The judge cut off Saddam's microphone when he ignored orders to stop talking about how the Kurds were allied with Iran in the 1980-88 Iran-Iraq war. Saddam's cousin and fellow defendant, Ali al-Majid, who led the Anfal operation and was nicknamed "Chemical Ali," argued that Iran, not Iraq, used chemicals against the Kurds.

Last week, the prosecution chided chief judge Abdullah al-Amiri for allegedly being too lenient with the accused. Al-Amiri later told Saddam "you are not a dictator," a remark that offended many Kurds.

Before adjourning until Tuesday, the court heard from a second witness, Khunja Kaim Hassan, who testified that her husband went missing and her house was destroyed in the Anfal offensive.

She said she fled with her two sons and two in-laws after an attack on their village.

A defense lawyer challenged her testimony, saying her husband, Mahmoud Hassan, died in 1985 not in 1988 as the widow testified. The chief judge said the court would verify the date of her husband's death.

Saddam is still awaiting a verdict on Oct. 16 in the first case against him — the 9-month-long trial over the killings of 148 Shiites in Dujail after a 1982 assassination attempt against him there. He and seven co-defendants could face the death penalty in that case.


AP correspondents Sameer N. Yacoub reported from Baghdad and Jamal Halaby from Amman, Jordan.

TOPICS: Crime/Corruption; Foreign Affairs; News/Current Events; War on Terror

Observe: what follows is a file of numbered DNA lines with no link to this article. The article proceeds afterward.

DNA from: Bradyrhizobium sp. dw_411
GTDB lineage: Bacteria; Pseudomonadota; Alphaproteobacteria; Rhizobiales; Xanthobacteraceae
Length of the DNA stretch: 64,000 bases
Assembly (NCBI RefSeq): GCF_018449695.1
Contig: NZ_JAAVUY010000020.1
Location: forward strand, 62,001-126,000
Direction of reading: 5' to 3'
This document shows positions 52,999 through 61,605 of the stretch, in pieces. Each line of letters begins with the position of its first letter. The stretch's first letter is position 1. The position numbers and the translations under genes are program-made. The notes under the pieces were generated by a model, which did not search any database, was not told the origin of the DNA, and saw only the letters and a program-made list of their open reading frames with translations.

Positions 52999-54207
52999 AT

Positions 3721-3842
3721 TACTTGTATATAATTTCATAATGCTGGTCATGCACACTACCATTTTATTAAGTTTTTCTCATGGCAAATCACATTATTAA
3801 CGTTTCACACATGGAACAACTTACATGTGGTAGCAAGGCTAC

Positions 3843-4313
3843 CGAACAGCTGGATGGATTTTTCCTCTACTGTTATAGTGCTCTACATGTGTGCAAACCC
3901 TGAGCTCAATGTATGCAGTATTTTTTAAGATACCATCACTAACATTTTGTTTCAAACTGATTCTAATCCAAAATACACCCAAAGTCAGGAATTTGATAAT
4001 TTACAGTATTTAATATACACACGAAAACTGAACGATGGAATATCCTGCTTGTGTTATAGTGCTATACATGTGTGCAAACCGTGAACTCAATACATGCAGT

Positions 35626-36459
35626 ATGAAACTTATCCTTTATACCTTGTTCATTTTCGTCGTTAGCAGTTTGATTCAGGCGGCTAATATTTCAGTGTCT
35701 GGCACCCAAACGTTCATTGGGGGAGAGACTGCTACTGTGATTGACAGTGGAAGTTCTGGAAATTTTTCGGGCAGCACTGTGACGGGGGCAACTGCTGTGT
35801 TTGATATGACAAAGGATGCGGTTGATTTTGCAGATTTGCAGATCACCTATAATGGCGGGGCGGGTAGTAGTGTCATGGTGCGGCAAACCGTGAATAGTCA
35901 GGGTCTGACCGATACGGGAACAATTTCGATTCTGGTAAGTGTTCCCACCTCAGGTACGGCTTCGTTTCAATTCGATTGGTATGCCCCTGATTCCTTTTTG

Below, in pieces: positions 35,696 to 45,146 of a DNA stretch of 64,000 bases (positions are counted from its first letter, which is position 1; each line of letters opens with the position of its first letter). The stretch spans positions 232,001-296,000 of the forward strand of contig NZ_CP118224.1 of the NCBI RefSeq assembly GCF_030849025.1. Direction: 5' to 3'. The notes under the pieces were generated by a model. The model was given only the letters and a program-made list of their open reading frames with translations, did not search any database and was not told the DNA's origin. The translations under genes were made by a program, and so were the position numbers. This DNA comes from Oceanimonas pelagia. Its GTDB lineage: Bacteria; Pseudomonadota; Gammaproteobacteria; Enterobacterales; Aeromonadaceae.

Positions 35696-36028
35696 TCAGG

KEYWORDS: atrocities; saddam; saddamtrial; testify; witnesses

1 posted on 09/18/2006 10:30:18 AM PDT by NormsRevenge
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To: NormsRevenge
What a load....... Don't these "victim's" realize that, according to Sen Rockefeller, the world would be better off with Saddam still in power. After all what's a few million people more or less when we are dealing with Glogal Warming and who's the boss issues!


2 posted on 09/18/2006 10:38:46 AM PDT by Young Werther
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To: NormsRevenge

at least we are seeing daily wall-to-wall coverage by the MSM of the trial of this..uh..nevermind...

3 posted on 09/18/2006 10:40:40 AM PDT by Keith (now more than's about the judges)
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To: NormsRevenge
I figured this might be a good thread to ask this. A long time ago I seem to recall seeing a disturbing video of Iraqi's being thrown, or forced to jump rather, from the roof of a 3-story building in Iraq. I think it was about 3-4 years ago when I saw this. If memory serves me I think it was described as the treatment of prisoners of some Sadamm-era secret police force. Now I can't find it nor any mention it anywhere. Has anybody else even heard of this? Did I dream it?